There are not many countries in Europe that can boast having large Japanese communities – among those where Japanese companies and consequently communities thrive, Germany certainly takes one of the top spots. There are plenty of reasons as to why that is the case, from such obvious factors as the country’s geographical location, to its work life and work environment in general.

Geographical advantage

Germany is a big country in both size and population – it is actually the 6th largest in Europe, with the second largest population. Furthermore, while still bordering Scandinavia, Germany is also located on the continent, and borders a staggering total of 9 different countries, making it the country that borders the most different states in all of Europe. These neighboring countries are: the Czech Republic, Denmark, France, Belgium, the Netherlands, Luxemburg, Switzerland, Austria and Poland.

Subsequently, Germany is a country where one could reach most of Europe from – making it a great starting point for both private holidays and business trips. On top of bordering a whole load of states – Germany, and mostly its big cities, itself is also multicultural. Out of its many different communities, the Japanese one is one of the absolute largest Japanese communities in Europe, and perhaps even one of the larger ones in the world – making it a great location for anyone looking to work in an environment which demands Japanese skills.

Düsseldorf is the center of Japanese companies

Germany’s sizable Japanese community is a natural outcome of the fact that Germany has the most Japanese companies in Europe, namely a total of 1896. Out of these 1896 companies, a whopping 500 are based in Düsseldorf (which happens to house the largest Japanese community, or Japantown, in Germany, too). Düsseldorf is a university city and a center for art and fashion, with a population of around 600 000 people.

Out of these 600 000, approximately 8000 are Japanese. Düsseldorf is thus an example of a great site where the right candidates could find job interviews and/or opportunities easily. Career Management has its office in Dusseldorf and other cities in Germany and can support candidates in their pursuit of such opportunities.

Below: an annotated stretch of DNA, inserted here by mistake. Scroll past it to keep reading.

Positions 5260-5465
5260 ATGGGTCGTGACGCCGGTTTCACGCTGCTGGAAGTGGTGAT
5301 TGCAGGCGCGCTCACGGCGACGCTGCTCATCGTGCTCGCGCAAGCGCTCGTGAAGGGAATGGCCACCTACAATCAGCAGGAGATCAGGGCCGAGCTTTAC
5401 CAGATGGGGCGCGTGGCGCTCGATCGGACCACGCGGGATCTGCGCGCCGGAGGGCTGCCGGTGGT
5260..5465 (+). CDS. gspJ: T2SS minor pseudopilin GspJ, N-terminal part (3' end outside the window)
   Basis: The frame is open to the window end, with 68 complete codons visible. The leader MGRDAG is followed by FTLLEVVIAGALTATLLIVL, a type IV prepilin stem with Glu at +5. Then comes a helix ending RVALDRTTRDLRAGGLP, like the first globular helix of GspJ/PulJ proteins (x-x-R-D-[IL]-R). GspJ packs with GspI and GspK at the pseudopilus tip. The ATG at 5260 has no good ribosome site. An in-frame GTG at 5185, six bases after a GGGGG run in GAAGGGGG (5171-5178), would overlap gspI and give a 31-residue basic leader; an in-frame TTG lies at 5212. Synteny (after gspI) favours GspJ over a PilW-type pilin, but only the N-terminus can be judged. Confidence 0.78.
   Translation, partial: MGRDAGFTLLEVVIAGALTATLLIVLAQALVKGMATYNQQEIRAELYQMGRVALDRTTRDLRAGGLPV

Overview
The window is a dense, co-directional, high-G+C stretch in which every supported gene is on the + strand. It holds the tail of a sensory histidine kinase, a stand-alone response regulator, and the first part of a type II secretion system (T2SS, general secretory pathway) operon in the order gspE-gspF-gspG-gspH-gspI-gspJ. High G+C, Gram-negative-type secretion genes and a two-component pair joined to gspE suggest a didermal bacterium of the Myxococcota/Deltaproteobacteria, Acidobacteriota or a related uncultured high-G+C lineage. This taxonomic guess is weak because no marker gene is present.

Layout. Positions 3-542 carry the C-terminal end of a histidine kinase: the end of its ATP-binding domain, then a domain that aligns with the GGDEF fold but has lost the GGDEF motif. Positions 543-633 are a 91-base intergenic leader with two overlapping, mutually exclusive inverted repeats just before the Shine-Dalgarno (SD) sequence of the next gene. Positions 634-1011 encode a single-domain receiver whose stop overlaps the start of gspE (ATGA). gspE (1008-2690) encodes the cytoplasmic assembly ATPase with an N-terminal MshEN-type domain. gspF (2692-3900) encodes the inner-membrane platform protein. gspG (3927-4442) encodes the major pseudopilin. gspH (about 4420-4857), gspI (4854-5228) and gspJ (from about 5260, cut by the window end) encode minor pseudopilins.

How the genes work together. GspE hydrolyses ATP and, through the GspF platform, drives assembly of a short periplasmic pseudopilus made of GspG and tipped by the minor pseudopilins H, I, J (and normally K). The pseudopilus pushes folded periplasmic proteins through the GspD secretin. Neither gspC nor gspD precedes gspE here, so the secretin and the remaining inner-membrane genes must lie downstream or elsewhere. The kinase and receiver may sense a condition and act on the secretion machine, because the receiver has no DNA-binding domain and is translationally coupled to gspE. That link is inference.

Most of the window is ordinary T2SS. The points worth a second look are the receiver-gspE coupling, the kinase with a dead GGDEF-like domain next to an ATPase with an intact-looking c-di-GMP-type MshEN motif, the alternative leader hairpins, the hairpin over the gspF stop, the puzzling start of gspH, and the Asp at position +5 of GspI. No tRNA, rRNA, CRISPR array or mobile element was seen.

Reference: Ministry of Foreign Affairs of Japan

Finally, one could say that Germany, in general, is a great place to work solely based on work-life therein; in terms of work-life balance, Germany is one of the better places to be in Europe. Working hours, salaries, and work stability all score high in most surveys, and people, especially expats, tend to be happy with their jobs.

Germany vs. the UK

Another city in Europe which boasts a large Japanese community is London. This has been, and will continue to be, affected by Brexit though, and has led to many companies leaving or considering doing so. When comparing these two countries in The Better Life Index 2020 by the OECD, Germany ranks at number 15 out of 40 – whereas the UK lands at 14. However, when it comes to work, Germany ranks at 8, whereas the UK ranks all the way down at 15.

OECD Better Life Index in 2020
Country Overall Jobs
Germany 15 8
UK 14 15

These rankings are obviously affected by the coronavirus, as much has happened and changed in the last 2 years or so, as a lot of people in plenty of different situations have been working from home or around certain restrictions.

Also, according to statistics from the Ministry of Foreign Affairs of Japan, in 2020, there are 957 Japanese companies in the UK which are the second biggest in Europe. However, as we have discussed above, Germany has 1896 companies which are close to double the size of the United Kingdom. The more Japanese companies in a country, the higher job opportunities there are.

All in all, working at a Japanese company in Germany can be for anyone (that has the accurate language skills for the positions in question, that is), and since there are quite a lot of companies, they are covering a fairly large variety of fields – one can find positions within anything from trade to traveling. Hence, Germany is relevant for anyone looking for a job that has appropriate language skills and/or interests.


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